Scottish botnet master jailed for 18 months
Controlling the net from mum's front room
'Being nosy, nothing more sinister than that'
Anderson's defence barrister, Simon Ward, said his motivation in the spying and data thefts was "a feeling of power that comes from control over something that other people don't know you have control over".
"It was the defendant being nosy, nothing more sinister than that," he said.
Ward said Anderson became interested in hacking in his early 20s, when a series of panic attacks led him to spend more time indoors.
By the time he commissioned Breplibot, Anderson was already on bail for orchestrating distributed-denial-of-service attacks against websites belonging to the British National Party and the Countryside Alliance. He was also running an unsuccessful legitimate computer security business, Opton-Security, which provided police with a vital link in their investigation of his malware operation.
In June 2006 security staff at the John Radcliffe hospital in Oxford found that a compromised machine on their network was being steathily controlled by a rented server at Fasthosts in Gloucester.
PCeU, led by Detective Constable Bob Burls, found that the server was registered to Winston Lay, and associated with an email address, email@example.com. Inquiries at Paypal and eBay in turn linked the email address to Matthew Anderson, and to Opton-Security, his legitimate business.
After four days of warranted interception of traffic to the Fasthosts server, Anderson, Lay and Artturi Alm, the Finnish virus writer, were all arrested in coordinated raids. Alm pleaded guilty in Finland in 2008 and was jailed for 18 days. Lay was not charged and there is no suggestion of any wrongdoing on his part.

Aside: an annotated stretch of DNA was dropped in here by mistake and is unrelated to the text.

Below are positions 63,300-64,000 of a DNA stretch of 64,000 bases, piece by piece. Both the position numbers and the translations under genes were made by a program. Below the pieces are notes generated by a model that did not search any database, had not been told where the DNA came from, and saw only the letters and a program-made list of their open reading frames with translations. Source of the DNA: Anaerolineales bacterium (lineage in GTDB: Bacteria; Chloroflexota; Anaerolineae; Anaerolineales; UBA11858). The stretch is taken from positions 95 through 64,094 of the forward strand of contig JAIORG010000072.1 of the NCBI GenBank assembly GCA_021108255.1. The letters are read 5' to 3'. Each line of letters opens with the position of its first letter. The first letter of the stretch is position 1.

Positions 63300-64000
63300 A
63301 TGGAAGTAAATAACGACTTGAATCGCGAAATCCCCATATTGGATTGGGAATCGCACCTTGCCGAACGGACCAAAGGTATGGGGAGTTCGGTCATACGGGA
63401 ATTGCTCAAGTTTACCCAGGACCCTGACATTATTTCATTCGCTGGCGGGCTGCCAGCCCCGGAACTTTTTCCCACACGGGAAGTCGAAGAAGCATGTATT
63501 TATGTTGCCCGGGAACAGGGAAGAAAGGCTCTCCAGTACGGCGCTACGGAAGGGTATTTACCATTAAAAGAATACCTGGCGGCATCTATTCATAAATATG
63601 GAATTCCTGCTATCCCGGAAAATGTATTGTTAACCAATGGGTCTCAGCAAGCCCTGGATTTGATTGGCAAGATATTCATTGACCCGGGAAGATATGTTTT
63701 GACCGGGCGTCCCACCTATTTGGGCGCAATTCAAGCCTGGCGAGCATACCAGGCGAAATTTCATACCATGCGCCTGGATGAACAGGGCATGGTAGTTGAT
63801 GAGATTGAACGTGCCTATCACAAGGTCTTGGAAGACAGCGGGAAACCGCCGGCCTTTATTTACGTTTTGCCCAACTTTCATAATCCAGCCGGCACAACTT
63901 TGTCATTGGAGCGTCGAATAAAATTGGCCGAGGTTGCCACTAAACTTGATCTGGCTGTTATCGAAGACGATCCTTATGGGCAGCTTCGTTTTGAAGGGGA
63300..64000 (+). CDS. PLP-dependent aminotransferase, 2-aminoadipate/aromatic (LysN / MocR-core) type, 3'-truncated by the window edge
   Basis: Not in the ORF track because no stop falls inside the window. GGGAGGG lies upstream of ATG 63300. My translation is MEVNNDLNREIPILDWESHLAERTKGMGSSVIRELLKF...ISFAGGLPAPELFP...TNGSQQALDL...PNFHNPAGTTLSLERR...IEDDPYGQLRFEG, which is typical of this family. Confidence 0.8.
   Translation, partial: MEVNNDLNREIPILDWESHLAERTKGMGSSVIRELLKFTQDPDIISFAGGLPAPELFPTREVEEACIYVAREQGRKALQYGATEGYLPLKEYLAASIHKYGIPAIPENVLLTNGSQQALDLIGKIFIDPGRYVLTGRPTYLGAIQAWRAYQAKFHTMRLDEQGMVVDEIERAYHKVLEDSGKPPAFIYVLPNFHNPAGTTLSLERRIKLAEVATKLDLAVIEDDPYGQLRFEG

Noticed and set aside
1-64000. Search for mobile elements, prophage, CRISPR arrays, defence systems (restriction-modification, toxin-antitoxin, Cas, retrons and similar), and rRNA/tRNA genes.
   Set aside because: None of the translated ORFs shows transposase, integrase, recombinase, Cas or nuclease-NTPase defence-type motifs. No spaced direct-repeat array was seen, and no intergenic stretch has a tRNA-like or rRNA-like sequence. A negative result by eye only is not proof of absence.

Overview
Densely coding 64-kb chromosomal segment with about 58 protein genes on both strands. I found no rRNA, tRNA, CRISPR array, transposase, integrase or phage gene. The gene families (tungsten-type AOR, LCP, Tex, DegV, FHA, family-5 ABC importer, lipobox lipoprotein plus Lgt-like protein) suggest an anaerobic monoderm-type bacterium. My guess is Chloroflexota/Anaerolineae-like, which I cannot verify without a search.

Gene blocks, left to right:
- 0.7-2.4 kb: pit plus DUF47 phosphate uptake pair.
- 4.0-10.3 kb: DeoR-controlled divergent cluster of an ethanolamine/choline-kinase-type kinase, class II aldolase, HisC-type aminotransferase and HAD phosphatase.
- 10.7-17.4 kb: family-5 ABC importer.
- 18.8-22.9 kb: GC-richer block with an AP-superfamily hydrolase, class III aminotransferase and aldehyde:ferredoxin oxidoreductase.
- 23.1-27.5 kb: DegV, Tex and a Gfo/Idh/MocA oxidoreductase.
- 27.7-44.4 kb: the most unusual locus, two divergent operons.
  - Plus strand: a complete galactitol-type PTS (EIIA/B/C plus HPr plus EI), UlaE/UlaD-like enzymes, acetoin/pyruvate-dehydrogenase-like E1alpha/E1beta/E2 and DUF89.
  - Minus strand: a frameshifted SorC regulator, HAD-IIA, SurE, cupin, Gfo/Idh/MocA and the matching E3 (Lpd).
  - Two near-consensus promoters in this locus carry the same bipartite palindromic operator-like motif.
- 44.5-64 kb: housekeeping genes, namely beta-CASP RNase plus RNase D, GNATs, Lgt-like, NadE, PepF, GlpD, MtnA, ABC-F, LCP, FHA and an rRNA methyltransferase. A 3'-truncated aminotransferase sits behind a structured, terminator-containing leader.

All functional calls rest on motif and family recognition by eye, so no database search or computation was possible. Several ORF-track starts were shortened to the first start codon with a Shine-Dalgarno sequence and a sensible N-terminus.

DC Burls, whose investigation was formally commended by Judge Rivlin, said: "The internet means criminals have increased opportunities to commit crime internationally, however I'd like to reassure the public that the international law enforcement and anti-virus companies response is increasingly sophisticated.
"As this case shows, criminals can't hide online and are being held to account for their actions. A complex investigation like this demonstrates what international cooperation can achieve."
"Xaeti", an online friend of Anderson's, who according to the prosecution "was apparently a good programmer of viruses and an active member of online Trojan-producing community", also had control of the Fasthosts server. Believed to be a UK resident, he has not been traced. ®
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